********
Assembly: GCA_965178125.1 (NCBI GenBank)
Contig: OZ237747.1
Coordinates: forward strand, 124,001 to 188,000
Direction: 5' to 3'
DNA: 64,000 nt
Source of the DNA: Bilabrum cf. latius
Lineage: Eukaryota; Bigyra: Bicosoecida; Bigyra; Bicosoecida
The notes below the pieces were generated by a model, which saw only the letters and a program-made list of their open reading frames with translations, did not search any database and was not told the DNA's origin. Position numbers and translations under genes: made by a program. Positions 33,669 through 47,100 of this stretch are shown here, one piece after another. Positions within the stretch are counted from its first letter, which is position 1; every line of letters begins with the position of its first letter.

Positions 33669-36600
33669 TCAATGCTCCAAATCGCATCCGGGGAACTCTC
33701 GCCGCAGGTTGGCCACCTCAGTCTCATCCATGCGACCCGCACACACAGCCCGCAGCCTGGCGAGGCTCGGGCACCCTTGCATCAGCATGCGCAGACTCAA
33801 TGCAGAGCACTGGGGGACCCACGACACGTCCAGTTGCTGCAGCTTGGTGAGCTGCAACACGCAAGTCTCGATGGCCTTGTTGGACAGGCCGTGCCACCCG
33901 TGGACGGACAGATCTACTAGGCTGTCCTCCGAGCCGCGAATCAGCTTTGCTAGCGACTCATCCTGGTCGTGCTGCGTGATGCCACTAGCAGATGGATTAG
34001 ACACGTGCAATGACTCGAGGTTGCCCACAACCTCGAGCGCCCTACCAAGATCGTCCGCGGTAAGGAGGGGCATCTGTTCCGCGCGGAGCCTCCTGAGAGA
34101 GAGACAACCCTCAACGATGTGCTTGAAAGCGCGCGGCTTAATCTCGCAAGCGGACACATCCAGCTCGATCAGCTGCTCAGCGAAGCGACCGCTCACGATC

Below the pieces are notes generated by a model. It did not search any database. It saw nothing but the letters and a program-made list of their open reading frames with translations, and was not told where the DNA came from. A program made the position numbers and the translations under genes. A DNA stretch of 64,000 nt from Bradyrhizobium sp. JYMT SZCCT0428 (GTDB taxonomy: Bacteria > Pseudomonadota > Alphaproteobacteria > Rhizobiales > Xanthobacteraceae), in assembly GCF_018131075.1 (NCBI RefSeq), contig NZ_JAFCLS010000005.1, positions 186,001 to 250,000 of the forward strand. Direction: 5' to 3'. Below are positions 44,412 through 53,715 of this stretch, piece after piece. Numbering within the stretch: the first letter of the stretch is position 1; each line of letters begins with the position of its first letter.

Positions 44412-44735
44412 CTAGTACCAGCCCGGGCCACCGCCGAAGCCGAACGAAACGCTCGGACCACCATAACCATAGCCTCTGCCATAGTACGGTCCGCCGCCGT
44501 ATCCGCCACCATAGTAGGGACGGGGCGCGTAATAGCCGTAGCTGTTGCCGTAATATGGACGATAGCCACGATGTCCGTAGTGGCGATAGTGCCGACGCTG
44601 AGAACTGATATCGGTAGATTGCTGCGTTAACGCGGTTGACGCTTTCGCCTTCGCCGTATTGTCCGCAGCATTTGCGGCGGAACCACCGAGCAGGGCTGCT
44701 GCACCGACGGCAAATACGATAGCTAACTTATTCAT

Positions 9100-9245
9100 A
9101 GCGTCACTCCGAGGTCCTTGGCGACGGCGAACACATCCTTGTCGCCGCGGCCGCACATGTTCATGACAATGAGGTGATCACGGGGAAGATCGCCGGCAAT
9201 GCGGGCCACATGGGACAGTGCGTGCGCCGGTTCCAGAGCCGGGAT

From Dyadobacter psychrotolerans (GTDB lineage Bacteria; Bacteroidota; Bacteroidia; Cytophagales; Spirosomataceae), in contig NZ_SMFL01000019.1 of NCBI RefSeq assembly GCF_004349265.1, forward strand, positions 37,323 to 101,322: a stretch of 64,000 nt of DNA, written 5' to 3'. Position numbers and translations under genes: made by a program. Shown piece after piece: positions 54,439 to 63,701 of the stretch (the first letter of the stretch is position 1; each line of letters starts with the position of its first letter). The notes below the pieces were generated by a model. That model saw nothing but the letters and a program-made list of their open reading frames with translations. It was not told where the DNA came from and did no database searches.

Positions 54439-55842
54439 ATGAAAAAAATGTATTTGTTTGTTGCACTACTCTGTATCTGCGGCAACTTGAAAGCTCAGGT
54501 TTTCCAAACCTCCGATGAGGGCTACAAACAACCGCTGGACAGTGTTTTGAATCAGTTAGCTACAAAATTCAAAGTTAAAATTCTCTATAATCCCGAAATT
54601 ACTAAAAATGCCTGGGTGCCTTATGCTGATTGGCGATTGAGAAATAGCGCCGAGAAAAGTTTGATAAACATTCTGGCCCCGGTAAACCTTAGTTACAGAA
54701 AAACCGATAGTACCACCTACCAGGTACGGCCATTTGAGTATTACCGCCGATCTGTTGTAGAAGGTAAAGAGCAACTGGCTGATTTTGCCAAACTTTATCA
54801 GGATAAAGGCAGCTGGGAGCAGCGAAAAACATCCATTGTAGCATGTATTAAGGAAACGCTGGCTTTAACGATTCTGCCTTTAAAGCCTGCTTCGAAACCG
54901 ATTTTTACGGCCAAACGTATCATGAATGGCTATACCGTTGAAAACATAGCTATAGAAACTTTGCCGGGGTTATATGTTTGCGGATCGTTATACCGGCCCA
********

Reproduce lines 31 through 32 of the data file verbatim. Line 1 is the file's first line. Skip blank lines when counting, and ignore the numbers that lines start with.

54701 AAACCGATAGTACCACCTACCAGGTACGGCCATTTGAGTATTACCGCCGATCTGTTGTAGAAGGTAAAGAGCAACTGGCTGATTTTGCCAAACTTTATCA
54801 GGATAAAGGCAGCTGGGAGCAGCGAAAAACATCCATTGTAGCATGTATTAAGGAAACGCTGGCTTTAACGATTCTGCCTTTAAAGCCTGCTTCGAAACCG